The criteria used for the allocation of teaching posts is published annually on the Department website. The key factor for determining the level of staffing resources provided at individual school level is the staffing schedule for the relevant school year and pupil enrolments on the previous 30 September.

The staffing schedule operates in a clear and transparent manner and treats all similar types of schools equally irrespective of location.

The staffing schedule also includes an appeals mechanism for schools to submit a staffing appeal under certain criteria to an independent Appeals Board. Details of the appeal process and application form are available in Circular 0019/2019, "Staffing Arrangements in Primary Schools for the 2019/20 School Year", which is published on the Department website.

My Department has received a staffing appeal from Filemore National School for consideration by the Appeals Board under the Small Schools criteria. The Primary Staffing Appeals Board will meet to review appeals for the 2019/20 school year in the coming weeks and the school will be notified of the outcome of the appeal.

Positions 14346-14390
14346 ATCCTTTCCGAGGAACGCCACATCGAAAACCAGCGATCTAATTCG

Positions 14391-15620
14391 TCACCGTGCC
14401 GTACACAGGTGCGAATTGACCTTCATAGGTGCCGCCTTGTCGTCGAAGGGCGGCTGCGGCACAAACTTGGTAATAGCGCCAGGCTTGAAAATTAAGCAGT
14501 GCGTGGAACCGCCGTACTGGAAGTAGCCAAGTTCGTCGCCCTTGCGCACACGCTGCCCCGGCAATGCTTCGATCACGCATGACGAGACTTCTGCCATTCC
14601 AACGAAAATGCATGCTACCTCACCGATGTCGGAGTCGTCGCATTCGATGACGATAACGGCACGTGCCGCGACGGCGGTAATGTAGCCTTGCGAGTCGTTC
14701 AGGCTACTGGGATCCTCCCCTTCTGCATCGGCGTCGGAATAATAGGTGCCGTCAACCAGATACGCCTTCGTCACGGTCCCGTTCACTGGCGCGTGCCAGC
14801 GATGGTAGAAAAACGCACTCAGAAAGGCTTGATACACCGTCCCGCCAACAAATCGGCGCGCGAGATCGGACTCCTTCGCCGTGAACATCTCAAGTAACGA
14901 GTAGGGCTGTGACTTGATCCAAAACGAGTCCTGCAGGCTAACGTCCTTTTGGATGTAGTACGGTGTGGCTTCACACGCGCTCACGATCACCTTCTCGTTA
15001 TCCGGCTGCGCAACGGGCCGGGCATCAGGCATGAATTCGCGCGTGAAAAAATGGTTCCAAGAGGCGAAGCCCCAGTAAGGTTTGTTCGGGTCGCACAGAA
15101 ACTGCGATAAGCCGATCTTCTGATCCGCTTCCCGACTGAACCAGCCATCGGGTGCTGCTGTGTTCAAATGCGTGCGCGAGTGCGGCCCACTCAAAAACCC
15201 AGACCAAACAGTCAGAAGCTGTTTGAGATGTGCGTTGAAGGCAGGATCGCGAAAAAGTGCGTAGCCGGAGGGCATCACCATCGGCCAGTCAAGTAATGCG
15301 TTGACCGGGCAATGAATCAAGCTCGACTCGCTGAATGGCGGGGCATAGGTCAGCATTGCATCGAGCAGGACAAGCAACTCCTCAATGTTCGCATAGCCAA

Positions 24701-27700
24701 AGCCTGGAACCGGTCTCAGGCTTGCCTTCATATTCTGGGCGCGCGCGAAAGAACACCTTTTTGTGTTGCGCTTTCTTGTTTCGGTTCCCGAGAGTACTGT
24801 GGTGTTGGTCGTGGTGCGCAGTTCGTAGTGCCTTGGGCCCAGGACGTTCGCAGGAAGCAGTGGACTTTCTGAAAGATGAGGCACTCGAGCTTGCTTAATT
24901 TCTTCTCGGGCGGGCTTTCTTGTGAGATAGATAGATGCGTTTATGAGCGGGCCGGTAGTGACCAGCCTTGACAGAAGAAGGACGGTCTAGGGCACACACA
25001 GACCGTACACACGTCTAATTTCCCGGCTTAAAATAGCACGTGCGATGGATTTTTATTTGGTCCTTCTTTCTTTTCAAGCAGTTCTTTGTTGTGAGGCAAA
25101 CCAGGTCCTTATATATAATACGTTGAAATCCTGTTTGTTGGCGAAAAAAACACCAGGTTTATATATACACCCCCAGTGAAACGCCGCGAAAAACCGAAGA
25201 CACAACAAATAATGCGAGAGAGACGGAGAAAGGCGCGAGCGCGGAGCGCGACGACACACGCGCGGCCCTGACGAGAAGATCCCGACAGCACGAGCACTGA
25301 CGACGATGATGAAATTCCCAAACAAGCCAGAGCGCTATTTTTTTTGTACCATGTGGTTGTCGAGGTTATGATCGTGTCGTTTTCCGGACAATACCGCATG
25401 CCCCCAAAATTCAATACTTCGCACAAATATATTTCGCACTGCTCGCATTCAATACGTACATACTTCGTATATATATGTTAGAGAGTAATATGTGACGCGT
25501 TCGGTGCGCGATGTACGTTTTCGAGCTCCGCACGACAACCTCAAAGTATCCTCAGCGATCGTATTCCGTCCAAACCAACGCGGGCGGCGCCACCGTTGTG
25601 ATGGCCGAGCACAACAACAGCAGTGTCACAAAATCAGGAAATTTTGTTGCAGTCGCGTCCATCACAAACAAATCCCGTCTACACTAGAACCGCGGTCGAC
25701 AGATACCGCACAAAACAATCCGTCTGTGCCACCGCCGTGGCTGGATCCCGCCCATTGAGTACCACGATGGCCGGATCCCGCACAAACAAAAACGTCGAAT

The Primary Staffing Appeals Board operates independently of the Department and its decision is final.

Public Private Partnerships

Questions (390)

Jonathan O'Brien

Question:

390. Deputy Jonathan O'Brien asked the Minister for Education and Skills the post project reviews for PPPs (details supplied); when the reviews were completed; and if they have not been completed, when completion and publication is expected for same. [13758/19]

View answer

Written answers (Question to Education)